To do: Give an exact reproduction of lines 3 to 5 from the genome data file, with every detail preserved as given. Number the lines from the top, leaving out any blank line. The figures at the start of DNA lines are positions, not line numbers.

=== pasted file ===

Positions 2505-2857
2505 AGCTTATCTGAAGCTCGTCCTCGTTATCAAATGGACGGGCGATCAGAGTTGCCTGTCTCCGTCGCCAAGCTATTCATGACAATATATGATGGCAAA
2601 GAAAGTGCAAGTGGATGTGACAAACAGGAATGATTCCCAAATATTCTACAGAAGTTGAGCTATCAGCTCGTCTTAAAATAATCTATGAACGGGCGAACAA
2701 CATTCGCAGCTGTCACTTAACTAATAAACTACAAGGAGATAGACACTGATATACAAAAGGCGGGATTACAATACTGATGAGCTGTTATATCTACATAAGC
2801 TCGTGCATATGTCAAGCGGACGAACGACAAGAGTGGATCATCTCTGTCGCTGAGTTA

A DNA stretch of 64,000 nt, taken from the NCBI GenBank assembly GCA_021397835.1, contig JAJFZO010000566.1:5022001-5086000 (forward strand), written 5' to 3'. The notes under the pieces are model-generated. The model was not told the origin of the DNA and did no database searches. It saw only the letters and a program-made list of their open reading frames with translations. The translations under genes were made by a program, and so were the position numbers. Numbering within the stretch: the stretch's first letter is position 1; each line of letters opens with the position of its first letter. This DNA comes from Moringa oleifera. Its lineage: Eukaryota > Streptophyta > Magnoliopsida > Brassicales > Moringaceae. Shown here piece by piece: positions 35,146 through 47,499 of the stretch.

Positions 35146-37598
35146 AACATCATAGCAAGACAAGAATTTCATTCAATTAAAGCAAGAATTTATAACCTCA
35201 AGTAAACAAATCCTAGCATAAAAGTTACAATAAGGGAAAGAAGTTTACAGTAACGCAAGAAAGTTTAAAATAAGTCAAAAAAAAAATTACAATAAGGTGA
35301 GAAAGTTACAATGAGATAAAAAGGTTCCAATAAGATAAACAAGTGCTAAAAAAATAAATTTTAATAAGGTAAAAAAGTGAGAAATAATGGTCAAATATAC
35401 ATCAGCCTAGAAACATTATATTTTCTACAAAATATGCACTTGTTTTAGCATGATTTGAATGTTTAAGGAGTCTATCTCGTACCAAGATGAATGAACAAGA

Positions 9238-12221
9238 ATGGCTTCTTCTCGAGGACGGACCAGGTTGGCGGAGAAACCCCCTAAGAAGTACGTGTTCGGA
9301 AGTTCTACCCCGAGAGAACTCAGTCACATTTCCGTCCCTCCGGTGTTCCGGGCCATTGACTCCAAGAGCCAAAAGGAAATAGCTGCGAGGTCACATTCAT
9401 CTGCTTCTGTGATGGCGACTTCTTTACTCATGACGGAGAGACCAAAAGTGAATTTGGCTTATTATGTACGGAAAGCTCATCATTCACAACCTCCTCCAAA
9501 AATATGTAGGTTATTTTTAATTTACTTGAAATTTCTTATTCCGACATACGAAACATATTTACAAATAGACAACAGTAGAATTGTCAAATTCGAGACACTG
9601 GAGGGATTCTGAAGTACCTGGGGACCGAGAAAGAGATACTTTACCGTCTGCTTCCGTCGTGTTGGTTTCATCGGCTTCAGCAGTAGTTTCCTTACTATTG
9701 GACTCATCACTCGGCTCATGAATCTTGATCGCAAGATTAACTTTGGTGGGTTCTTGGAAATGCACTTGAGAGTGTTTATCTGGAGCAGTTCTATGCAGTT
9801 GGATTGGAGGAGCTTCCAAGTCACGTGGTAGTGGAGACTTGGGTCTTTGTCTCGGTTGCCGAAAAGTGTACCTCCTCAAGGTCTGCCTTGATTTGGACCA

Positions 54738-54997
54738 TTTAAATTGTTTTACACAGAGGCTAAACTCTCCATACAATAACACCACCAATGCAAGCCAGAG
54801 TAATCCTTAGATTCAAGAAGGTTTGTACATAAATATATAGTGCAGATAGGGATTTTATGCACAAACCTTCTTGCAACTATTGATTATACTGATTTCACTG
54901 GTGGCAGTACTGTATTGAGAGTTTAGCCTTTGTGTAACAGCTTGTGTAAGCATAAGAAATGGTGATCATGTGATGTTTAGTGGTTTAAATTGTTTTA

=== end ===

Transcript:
2601 GAAAGTGCAAGTGGATGTGACAAACAGGAATGATTCCCAAATATTCTACAGAAGTTGAGCTATCAGCTCGTCTTAAAATAATCTATGAACGGGCGAACAA
2701 CATTCGCAGCTGTCACTTAACTAATAAACTACAAGGAGATAGACACTGATATACAAAAGGCGGGATTACAATACTGATGAGCTGTTATATCTACATAAGC
2801 TCGTGCATATGTCAAGCGGACGAACGACAAGAGTGGATCATCTCTGTCGCTGAGTTA